Note: Am I Hungry? is a mindful eating program – learn more here or at www.AmIHungry.com.
Some years ago I worked with a man who both ate and exercised a lot. Eventually someone else asked him, “Do you eat so much because you exercise, or do you exercise so you can eat?”
He replied, “Mostly I exercise to eat.”
I couldn’t help thinking about this recently when, while visiting friends in Ireland, I noticed how my eating was changing due to increased exercise. It’s not that I’m particularly inactive at home – I often get some type of exercise or activity for at least an hour a day – but I’m certainly not in the league of my Irish friends. They’re both runners, for one, and they were also training for a 50-mile walk. Although I wasn’t up for anything of quite that magnitude, I did agree to a 14-mile walk one day, followed by 7.8 miles the next.
Consequently, I was eating quite a bit more than my norm. And oddly enough, the one day when I did almost no walking (due to rain and blisters) was perhaps my hungriest; I simply felt I had to keep eating because I was never satisfied.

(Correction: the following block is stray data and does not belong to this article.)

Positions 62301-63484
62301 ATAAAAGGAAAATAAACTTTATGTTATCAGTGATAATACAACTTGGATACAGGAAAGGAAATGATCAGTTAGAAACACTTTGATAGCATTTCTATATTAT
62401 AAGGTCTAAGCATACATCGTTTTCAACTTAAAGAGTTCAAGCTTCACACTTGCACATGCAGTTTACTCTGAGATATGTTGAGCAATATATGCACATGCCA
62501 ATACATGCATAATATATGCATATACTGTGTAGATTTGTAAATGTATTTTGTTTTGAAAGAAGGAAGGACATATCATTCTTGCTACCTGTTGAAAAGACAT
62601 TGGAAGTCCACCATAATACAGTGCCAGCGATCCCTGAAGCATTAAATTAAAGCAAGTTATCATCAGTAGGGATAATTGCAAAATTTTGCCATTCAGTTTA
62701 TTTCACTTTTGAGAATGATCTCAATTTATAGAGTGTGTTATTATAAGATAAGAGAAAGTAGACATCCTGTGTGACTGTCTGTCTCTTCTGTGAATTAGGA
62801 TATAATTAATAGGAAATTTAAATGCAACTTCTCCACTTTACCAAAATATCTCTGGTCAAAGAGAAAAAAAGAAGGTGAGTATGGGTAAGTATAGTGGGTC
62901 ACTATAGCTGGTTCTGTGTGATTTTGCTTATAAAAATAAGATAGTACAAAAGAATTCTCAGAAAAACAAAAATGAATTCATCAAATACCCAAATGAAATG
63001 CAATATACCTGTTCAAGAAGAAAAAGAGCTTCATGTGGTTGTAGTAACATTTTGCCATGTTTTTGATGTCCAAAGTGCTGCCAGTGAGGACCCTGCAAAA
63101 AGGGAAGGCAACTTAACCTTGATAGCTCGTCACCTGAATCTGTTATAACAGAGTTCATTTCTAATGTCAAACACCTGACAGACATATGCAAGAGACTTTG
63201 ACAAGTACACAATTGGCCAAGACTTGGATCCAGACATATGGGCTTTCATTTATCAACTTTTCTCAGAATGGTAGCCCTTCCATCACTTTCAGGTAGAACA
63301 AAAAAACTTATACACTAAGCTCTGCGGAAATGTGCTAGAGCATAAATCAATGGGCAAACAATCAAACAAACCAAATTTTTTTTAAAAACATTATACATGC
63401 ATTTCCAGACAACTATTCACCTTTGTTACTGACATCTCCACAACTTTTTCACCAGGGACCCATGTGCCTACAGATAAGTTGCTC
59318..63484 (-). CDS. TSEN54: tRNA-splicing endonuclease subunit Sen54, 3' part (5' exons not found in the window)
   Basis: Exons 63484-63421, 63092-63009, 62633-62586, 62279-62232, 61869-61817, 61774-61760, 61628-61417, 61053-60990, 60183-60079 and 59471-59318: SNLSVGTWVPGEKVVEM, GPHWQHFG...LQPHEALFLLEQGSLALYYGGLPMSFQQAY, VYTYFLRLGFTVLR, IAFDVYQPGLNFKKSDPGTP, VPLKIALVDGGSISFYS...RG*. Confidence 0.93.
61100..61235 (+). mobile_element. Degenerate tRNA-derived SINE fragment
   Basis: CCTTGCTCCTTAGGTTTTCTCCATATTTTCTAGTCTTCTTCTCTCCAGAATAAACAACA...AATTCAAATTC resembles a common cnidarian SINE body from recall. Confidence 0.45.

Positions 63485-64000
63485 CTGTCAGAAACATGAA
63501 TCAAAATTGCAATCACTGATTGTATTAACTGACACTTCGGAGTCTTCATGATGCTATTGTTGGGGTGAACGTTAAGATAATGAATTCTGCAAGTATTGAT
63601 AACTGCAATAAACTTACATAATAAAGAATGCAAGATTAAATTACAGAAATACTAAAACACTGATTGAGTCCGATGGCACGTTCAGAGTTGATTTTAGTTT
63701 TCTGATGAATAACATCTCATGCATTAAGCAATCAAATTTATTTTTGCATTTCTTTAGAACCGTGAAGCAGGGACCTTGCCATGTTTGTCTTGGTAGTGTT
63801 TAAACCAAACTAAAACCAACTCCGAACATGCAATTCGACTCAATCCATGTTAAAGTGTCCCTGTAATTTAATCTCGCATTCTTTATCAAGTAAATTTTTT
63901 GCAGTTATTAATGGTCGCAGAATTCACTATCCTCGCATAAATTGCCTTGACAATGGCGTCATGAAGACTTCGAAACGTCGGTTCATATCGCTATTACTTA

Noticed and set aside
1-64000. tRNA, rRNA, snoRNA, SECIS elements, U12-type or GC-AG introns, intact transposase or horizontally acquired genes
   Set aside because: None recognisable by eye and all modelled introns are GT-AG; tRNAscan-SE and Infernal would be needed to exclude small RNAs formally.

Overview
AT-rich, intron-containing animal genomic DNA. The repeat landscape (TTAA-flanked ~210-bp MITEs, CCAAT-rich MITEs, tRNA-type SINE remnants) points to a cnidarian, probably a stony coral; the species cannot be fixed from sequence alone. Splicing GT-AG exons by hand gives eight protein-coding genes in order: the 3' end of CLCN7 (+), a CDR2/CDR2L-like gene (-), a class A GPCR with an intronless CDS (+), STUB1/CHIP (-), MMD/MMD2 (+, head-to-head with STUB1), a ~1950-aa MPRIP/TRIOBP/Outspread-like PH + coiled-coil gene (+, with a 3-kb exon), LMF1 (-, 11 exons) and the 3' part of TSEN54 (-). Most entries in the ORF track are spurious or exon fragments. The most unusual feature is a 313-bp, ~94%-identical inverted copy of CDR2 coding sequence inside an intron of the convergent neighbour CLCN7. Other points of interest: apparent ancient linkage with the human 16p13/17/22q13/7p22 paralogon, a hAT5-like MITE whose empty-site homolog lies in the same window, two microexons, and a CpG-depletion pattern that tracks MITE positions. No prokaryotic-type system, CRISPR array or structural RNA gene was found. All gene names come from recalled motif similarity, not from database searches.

In some ways this was fun, because it meant that I wasn’t overly concerned with all the eating out we were doing. On the other hand, it meant more money spent on food, which was okay for vacation but not something I want to do all the time. Plus, the bottomless pit feeling is always disconcerting.
My bigger concern, though, was adjusting back to my normal routine, where I’m only walking 2-4 miles on an average day. When I mentioned this to one of my Irish friends, he commented, “If I don’t exercise as much, I simply wouldn’t eat as much because I wouldn’t be hungry.”
It reminded me of the difference between someone who has always, in Am I Hungry? terminology, been an instinctive eater, versus someone like me, who’s had to relearn that ability. While it’s true that I can fairly easily go back to eating smaller amounts with reduced exercise, I do worry about it, not because I feel like I need the food, but simply because once I start getting used to having more, part of me thinks, “I ate so much the other day and it was fine, so why not today?” So the first few days after something like this I pay a little extra attention to my hunger and fullness cues, and what the little voices in my head are saying.
Still, at least I can do this now, and it’s something for which I am continually grateful. And I find I am also grateful that, much as I like eating and sometimes increasing my intake based on exercise, I do not feel the need to artificially inflate my appetite on a regular basis. I simply take what I need when I need it, however little or much it may be, and enjoy it.